FIG. 15 shows the structure of FIG. 14 after the introduction of second sacrificial material 340 over the substrate. In this example, second sacrificial material 340 is introduced conformally over the surface of the structure, including over first structural material portions 330A, 330B, and 330C as well as over first sacrificial material portions 320A, 320B, and 320C. Where SiO2 is selected as second sacrificial material 340, the introduction of the sacrificial material may be by deposition (CVD) or thermal growth (where first structural material portions 330A, 330B, and 330C are silicon and first sacrificial material portions 320A, 320B, and 320C are also SiO2). The thickness of second sacrificial material 340 will be determined, in one instance, by the vertical gap dimension (width) desired between the ultimate structures. For MEMS applications, a thickness of second sacrificial material 340 will be on the order of one or several monolayers of SiO2.

FIG. 16 shows the structure of FIG. 15 following the patterning of sacrificial material 340 into second sacrificial material portions 340A, 340B, and 340C. Such patterning may be accomplished by photolithographic techniques (mask and etch).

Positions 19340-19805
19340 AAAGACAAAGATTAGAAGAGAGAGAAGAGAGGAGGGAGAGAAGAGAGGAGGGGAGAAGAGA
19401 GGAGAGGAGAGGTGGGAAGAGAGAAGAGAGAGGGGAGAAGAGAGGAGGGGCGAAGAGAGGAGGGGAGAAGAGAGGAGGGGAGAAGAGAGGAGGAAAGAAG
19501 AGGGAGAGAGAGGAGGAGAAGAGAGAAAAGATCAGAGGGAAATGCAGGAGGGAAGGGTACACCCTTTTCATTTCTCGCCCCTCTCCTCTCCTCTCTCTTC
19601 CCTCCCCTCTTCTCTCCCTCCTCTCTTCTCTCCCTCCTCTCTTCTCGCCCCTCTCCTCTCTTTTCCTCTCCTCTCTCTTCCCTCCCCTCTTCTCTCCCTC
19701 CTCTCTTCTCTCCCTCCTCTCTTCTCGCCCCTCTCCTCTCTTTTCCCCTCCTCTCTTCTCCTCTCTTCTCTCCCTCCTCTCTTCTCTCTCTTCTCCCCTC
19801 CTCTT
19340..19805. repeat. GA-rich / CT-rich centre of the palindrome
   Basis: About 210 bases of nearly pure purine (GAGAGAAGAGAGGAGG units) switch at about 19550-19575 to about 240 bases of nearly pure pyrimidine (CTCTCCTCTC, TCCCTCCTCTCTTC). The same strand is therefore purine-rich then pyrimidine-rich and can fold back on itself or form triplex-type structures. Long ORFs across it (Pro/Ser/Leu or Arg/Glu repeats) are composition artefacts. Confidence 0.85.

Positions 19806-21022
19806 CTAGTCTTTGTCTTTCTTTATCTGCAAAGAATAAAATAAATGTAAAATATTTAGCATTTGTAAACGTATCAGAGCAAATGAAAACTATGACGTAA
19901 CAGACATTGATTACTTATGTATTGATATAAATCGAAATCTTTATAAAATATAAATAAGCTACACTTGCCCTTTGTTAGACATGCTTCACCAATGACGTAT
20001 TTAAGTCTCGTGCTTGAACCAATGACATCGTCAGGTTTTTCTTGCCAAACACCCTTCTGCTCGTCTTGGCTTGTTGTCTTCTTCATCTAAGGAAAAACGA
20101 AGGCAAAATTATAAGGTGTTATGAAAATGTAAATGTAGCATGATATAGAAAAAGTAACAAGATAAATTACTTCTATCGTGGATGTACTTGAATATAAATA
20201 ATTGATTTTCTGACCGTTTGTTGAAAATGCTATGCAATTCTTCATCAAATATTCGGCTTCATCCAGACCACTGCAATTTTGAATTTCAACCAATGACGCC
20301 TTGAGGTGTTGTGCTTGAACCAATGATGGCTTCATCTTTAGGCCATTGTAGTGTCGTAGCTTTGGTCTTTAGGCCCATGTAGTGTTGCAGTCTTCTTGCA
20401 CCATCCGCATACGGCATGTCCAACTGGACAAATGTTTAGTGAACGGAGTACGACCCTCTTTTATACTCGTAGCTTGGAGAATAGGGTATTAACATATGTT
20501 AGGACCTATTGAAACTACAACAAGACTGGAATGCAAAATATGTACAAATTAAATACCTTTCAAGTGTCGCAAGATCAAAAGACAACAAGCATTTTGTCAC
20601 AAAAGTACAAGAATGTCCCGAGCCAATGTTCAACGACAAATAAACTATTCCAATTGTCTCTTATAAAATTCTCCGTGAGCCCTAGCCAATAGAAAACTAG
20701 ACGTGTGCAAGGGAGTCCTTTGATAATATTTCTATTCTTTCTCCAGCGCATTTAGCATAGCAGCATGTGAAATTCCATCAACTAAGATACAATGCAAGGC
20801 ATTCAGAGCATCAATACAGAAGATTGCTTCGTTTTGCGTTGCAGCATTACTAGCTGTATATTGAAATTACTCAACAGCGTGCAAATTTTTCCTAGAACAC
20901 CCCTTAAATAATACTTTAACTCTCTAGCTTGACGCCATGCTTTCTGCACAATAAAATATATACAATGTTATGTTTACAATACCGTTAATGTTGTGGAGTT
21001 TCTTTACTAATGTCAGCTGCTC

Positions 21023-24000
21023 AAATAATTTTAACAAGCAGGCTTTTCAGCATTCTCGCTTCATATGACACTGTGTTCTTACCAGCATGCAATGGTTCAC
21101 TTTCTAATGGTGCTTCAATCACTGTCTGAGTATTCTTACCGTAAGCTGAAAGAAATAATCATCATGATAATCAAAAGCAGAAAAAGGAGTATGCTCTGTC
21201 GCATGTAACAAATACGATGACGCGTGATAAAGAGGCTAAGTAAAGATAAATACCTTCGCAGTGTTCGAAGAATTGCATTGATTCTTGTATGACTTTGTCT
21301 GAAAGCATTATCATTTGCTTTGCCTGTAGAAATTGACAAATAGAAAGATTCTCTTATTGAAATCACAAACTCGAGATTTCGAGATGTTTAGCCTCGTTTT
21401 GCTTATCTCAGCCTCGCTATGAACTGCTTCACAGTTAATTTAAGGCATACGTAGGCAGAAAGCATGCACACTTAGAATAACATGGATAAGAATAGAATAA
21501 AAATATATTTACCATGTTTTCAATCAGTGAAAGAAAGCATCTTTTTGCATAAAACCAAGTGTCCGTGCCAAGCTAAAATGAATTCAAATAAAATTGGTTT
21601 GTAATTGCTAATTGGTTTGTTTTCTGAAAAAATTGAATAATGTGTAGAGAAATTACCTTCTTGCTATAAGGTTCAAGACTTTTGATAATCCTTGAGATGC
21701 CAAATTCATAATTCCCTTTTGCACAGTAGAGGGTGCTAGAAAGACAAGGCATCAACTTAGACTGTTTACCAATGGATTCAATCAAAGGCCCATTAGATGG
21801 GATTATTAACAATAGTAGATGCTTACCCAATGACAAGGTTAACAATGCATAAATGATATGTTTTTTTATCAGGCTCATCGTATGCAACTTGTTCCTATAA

FIG. 17 shows the structure of FIG. 16 after the introduction of second structural material 350. In this example, second structural material 350 is conformally deposited and blanketed over the surface of the structure, including over second sacrificial material portions 340A, 340B, and 340C as well as over first structural material portions 330A, 330B, and 330C. Second structural material 350 may be similar to first structural material 330, such as polysilicon.

FIG. 18 shows the structure of FIG. 17 following planarizing the structure surface. The planarization may be accomplished by chemical-mechanical polishing (CMP) and is sufficient to remove enough second structural material 350 to remove horizontal portion of second sacrificial material 340 and define a vertical dimension for structures over the substrate (e.g., vertical dimensions for first structural material portions 330A, 330B, and 330C as well as second structural material portions 350A, 350B, and 350C). As illustrated in FIG. 19, following planarization second sacrificial material 340 is exposed at a surface of structure 300.